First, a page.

Dedritic cells (DCs) an thought to play an important role in the pathogenesis of autoimmune inflammation, including Crohn's disease (CD). We investigated the distribution and state of maturation of DCs in the colon in relation to the severity of inflammation and therapy. Using archival specimens from colonic resections in 19 pediatric patients with CD and 14 controls, we identified and characterized the DCs within the lamina propria, submucosa, and muscularis compartments using morphologic and quantitative immunohistochemical methods. The distribution of CD11c+ CD83+CD68-DC-SIGN+ and immature CD11c+CD83-CD68- DC-SIGN+ DCs within the different compartments varied according to the presence or absence of CD as well as to the severity of inflammation and systemic corticoid treatment. Immature DCs were only found in non-inflamed control colonic tissue. Marked reductions (60% and 30%) in total CD11c+ and CD83+ DC numbers were observed in CD tissue samples compared with controls (P < 0.05). CD samples from patients on corticosteroid therapy were significantly more depleted than in tissue from untreated patients or those on other drugs. Colonic tissue with severe inflammation had reduced numbers of CD11c+ and CD83+ DCs in the lamina propria and submucosal compartments (80% and 76% for CD11c; 75% and 76% for CD83, respectively, P < 0.05), with a concomitant increase (525% for CD11c and 700% for CD83 P < 0.05) of DCs in the muscularis compartment, compared to moderately inflamed and non-inflamed CD tissue. Our data suggest that an imbalance in intestinal DC subpopulations may play a role in the initiation and/or the maintenance of chronic inflammation in CD. Corticosteroid therapy is associated with colonic DC depletion.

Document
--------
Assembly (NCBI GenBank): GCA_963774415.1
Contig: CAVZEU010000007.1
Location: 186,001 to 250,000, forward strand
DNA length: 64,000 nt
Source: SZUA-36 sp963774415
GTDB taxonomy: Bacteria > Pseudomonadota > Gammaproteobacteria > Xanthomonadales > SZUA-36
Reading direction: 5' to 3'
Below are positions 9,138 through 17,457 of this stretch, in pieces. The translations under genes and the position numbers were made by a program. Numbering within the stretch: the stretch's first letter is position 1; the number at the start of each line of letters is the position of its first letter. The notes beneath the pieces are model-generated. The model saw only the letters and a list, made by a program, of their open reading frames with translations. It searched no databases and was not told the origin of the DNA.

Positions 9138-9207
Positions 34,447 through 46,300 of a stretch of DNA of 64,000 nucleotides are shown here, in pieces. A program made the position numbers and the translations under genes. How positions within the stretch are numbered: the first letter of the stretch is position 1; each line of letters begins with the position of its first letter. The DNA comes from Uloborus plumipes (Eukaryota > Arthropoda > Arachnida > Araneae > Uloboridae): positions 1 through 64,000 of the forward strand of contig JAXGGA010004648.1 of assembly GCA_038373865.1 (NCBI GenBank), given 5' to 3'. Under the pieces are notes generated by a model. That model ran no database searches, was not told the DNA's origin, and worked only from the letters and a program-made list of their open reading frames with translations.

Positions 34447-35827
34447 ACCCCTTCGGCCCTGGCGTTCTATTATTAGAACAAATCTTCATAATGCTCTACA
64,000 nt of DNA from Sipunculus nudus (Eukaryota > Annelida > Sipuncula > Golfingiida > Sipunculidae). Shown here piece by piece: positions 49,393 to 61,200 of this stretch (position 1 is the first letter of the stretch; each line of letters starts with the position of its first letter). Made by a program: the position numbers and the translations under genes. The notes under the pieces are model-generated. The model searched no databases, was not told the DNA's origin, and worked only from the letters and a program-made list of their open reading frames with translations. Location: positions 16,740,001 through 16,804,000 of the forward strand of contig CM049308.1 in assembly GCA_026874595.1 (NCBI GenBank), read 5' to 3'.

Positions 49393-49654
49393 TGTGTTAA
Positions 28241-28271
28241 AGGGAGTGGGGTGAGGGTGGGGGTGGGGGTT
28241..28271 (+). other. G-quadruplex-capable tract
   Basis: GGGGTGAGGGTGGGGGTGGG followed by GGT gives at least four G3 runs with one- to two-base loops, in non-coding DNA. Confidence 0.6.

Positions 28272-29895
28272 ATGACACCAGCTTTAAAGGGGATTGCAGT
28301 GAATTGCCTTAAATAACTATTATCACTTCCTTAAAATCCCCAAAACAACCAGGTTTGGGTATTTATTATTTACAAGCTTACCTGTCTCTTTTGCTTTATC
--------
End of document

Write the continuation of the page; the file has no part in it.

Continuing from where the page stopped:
|Number of pages||9|
|Journal||Inflammatory bowel diseases|
|State||Published - Sep 2004|
- Crohn's disease
- Dendritic cells